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Title: An exploration of the work of David Bintley, a very 'English' choreographer, with particular reference to his use of English Morris dance in Still Life at the Penguin Café and the process of translating 'genuine' English Morris dance to a theatrical environment
Author: Wallis, Lucy
Awarding Body: Trinity Laban Conservatoire of Music and Dance/City, University of London
Current Institution: City, University of London
Date of Award: 2010
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Abstract:
The study explores the work of the English choreographer and Director of the Birmingham Royal Ballet, David Bintley. Particular reference is made to Bintley’s ballet Still Life at the Penguin Café (1988) and the extent to which he has drawn from English Cotswold Morris dance in the Humboldt’s Hog-nosed Skunk Flea section of the ballet. The comparison between Bintley’s selection of movements and their traditional Morris dance counterparts is based on findings from extensive fieldwork conducted with Morris dance teams and in particular the Ravensbourne Morris Men of Keston in Kent, as well as a study of Bintley’s creative practice. The research draws from ethnographic modes of study including participant observation, embodiment and notions of reflexivity. Following an analysis of the results from the creation and performance of a more authentically ‘Morris’ version of Bintley’s dance for eight female dancers, entitled Still Life at the Folk Café, the study offers a series of recommendations for the translation of English Morris into a theatrical setting. The thesis is divided into six chapters. The first explores the methods involved in the development of the analytical model for the study, including those of the Hungarian scholars György Martin and Erno Pesovár during their folk dance research in the Upper-Tisza region of Hungry, and the categorisation of the various aspects of Morris dance using Morris dancer Lionel Bacon's motif catalogue, A handbook of Morris dances. It also reviews the work of folk dance theorists such as John Forrest and Chris Bearman. The second chapter discusses the concept of Englishness to define the importance of the English ballet tradition as advocated from 1926 by the founder of the Royal Ballet, Dame Ninette De Valois. It looks at Bintley's influences, ideological inheritance, creative process and place as a protector of the English ballet tradition. Chapter three focuses on the fieldwork conducted with the Ravensbourne Morris Men, and compares Bintley’s movements in Humboldt’s Hog-nosed Skunk Flea dance with their counterparts from the Cotswold Morris tradition. Chapter four details the practice based element of the research and analyses the findings from a series of Morris dance workshops in which the eight female dancers representing the field of professional dance were introduced to the Morris dance form. It also investigates the results from the creation and performance of Still Life at the Folk Café. Chapter five discusses the benefits of conducting a workshop with the Ravensbourne Morris dance team and some of the dancers involved in the performance process. Finally chapter six explores the conclusions drawn from the research and explains how choreographers or dancers wishing to work with Morris dance should immerse themselves in the source language of its practitioners, and draw from aspects of the tradition in rehearsals and performances in order to extend their choreological and physical vocabulary and attain the stylistic and social qualities associated with the dance form. These aspects include working with live musical accompaniment, using the performance space informally to maintain close interaction with the audience and challenging the dancer’s personal response to their own movement style.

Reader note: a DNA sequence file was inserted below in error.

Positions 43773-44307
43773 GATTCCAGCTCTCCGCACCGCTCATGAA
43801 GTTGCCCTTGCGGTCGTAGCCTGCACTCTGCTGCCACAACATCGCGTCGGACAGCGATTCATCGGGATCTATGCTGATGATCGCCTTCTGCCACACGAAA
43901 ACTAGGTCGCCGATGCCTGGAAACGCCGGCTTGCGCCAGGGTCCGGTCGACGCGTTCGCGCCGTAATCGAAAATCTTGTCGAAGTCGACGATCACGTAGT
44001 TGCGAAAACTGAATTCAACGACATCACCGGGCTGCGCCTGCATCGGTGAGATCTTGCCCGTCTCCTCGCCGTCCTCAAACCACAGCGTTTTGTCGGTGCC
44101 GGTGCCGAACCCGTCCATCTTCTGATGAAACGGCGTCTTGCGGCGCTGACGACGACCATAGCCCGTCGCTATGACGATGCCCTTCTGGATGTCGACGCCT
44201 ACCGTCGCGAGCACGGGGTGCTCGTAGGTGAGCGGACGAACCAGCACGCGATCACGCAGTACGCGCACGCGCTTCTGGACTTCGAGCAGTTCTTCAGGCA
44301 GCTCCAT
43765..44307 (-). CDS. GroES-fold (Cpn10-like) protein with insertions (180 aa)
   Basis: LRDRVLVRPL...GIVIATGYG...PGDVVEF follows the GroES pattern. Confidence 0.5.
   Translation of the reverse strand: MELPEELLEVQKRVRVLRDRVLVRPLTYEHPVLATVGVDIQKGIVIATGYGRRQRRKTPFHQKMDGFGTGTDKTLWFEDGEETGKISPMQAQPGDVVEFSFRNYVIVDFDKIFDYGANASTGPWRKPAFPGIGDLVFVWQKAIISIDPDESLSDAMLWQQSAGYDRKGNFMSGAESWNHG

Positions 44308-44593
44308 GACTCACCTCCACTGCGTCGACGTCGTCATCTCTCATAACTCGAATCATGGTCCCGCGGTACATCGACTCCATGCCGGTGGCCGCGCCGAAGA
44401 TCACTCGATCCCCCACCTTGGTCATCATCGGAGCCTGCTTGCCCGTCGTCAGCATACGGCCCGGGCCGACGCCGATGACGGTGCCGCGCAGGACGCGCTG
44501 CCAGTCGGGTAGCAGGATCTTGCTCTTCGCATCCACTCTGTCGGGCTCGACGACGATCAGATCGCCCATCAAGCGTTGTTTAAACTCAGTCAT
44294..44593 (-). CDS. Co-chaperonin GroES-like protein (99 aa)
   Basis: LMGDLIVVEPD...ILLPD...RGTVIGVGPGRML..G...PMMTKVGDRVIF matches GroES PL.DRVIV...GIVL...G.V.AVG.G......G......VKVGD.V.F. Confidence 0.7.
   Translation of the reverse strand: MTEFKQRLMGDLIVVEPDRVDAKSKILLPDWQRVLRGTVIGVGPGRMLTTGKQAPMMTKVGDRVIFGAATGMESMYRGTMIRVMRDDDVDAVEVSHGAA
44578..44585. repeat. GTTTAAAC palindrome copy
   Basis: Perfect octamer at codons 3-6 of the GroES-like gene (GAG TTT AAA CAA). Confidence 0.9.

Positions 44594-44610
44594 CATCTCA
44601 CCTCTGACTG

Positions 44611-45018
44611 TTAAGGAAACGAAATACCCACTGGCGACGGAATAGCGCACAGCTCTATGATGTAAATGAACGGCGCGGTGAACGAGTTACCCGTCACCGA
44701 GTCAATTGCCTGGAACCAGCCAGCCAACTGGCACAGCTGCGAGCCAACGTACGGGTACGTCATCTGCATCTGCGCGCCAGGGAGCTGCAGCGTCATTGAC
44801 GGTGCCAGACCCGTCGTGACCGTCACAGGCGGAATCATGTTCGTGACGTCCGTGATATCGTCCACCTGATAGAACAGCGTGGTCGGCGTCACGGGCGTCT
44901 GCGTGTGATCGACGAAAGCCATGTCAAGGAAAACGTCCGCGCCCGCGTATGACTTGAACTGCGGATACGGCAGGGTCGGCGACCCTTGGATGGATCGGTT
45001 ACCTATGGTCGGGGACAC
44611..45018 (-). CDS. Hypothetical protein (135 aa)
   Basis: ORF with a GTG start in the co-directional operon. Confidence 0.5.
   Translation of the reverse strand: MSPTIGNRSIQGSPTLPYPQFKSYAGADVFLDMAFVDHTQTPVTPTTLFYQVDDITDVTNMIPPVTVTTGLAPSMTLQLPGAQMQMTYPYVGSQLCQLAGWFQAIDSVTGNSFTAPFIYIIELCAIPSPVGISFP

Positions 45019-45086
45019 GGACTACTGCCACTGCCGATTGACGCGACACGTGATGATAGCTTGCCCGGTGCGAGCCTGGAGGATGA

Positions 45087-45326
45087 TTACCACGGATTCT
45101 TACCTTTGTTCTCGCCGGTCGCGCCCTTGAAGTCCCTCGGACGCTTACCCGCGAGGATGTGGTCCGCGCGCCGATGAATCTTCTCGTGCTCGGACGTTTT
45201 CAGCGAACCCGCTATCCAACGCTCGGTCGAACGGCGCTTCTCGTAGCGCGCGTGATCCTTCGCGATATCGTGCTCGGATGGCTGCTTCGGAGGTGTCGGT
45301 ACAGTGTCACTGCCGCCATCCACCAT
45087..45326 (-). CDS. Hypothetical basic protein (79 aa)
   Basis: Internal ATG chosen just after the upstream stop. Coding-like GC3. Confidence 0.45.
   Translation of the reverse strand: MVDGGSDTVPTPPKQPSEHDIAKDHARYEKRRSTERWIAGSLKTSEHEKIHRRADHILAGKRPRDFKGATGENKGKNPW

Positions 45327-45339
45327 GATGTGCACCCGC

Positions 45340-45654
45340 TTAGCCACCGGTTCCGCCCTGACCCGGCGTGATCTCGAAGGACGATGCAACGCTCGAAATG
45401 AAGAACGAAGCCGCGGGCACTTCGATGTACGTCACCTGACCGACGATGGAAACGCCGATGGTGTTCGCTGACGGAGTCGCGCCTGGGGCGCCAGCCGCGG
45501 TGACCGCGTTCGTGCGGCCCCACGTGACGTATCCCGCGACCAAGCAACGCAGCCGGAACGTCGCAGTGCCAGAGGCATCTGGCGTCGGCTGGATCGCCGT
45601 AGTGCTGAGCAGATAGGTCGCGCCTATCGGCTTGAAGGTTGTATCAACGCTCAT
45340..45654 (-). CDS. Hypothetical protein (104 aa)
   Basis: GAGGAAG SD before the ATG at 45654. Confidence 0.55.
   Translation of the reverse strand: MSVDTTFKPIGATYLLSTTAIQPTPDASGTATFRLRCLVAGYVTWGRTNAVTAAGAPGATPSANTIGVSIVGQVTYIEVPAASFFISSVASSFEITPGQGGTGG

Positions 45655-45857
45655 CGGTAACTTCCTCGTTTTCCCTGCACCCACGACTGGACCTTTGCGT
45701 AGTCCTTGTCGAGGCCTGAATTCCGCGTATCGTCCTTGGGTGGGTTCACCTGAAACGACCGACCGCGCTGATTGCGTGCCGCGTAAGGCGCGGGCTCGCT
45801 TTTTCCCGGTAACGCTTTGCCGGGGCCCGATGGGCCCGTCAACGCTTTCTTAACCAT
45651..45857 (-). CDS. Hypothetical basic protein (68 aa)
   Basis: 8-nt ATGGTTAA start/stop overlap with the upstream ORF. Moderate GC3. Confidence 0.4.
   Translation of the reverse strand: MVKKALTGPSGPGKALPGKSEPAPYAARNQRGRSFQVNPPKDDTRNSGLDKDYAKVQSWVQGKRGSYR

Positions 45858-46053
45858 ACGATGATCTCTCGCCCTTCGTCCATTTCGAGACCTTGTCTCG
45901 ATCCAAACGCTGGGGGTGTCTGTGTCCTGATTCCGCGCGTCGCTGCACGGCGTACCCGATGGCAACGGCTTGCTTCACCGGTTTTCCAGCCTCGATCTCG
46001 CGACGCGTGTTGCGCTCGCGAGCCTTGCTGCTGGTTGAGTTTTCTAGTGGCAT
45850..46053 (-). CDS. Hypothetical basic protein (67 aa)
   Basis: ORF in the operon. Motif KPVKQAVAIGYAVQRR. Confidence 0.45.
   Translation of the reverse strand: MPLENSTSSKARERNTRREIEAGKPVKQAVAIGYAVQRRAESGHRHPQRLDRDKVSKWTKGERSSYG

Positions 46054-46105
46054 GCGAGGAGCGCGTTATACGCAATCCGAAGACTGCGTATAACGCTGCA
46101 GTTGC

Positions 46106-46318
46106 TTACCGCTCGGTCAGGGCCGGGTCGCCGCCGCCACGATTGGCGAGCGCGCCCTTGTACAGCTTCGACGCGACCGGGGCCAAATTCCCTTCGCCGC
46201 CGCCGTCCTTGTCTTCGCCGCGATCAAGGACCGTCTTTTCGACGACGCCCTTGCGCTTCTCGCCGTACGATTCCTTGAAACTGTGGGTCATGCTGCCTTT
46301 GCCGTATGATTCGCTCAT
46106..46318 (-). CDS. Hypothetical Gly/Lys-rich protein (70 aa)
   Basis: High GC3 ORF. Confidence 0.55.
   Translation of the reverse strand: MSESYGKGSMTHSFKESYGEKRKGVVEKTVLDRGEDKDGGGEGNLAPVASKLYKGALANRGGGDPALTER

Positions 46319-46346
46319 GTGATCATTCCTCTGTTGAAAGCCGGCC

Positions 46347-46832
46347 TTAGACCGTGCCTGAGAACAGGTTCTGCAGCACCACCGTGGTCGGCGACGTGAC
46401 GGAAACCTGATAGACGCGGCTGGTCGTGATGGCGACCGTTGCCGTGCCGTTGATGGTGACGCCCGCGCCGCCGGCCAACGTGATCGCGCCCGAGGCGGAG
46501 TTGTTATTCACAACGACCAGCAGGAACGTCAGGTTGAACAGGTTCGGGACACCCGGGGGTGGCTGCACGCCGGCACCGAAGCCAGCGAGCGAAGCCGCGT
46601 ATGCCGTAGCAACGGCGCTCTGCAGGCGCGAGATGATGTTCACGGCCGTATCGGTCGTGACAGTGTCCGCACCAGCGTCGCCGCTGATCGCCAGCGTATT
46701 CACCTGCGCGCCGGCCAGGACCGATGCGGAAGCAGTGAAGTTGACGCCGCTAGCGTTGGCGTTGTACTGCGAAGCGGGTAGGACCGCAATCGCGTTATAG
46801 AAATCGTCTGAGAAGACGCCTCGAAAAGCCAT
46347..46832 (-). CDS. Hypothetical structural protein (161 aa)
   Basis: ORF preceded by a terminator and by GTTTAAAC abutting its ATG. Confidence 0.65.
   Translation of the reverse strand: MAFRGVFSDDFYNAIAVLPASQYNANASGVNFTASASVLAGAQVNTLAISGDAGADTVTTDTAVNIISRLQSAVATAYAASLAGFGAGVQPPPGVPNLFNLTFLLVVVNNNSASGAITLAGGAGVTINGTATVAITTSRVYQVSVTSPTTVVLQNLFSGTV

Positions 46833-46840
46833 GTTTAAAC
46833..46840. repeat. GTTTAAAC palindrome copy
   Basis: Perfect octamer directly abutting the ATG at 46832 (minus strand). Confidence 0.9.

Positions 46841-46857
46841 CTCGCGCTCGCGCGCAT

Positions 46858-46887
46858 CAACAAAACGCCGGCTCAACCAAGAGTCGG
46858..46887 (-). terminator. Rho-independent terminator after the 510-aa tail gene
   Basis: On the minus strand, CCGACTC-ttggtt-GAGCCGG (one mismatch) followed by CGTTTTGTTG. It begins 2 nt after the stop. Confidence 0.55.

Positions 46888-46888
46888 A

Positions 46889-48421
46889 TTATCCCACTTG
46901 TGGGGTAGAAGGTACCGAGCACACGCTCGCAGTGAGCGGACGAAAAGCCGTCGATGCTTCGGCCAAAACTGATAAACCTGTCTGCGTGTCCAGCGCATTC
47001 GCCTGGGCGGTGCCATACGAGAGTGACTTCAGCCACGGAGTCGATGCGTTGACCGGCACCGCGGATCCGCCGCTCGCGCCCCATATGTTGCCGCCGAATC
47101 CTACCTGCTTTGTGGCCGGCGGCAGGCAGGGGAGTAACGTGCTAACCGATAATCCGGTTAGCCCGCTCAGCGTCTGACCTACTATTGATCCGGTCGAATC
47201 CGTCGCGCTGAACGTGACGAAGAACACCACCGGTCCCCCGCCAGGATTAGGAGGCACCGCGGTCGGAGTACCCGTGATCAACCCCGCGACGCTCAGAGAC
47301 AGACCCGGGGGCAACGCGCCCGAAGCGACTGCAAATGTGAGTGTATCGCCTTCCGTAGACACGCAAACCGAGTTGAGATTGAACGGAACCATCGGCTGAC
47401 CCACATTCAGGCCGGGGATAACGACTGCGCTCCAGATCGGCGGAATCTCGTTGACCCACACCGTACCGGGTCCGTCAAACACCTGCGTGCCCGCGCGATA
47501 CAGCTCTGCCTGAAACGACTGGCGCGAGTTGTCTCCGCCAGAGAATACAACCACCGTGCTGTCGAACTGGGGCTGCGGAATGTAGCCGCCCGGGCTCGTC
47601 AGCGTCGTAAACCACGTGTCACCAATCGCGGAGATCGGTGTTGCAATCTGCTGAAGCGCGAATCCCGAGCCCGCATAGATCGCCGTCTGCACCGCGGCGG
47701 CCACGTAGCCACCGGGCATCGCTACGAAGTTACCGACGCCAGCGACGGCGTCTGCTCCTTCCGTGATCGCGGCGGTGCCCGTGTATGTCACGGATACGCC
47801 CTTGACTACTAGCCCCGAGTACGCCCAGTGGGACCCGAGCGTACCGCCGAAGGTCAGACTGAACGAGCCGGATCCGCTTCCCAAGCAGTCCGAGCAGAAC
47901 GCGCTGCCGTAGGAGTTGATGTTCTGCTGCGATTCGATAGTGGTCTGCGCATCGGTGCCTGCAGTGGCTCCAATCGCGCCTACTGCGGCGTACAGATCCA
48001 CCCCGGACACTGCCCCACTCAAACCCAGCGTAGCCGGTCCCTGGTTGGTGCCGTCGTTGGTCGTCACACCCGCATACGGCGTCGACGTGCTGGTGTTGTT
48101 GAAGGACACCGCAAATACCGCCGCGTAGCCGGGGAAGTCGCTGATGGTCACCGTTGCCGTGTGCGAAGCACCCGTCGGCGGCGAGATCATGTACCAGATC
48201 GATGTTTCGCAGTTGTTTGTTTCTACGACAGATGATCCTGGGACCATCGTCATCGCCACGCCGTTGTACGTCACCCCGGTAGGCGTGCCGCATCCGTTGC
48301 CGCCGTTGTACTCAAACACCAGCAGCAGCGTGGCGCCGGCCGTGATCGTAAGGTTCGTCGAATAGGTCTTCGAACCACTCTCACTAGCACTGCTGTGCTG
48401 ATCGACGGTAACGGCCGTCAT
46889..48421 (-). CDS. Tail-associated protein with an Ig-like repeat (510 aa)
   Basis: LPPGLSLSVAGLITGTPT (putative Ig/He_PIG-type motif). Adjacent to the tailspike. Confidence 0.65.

Supervisor: Not available Sponsor: Not available
Qualification Name: Thesis (Ph.D.) Qualification Level: Doctoral
EThOS ID: uk.bl.ethos.527470  DOI: Not available
Keywords: GT Manners and customs ; GV Recreation Leisure ; NX Arts in general
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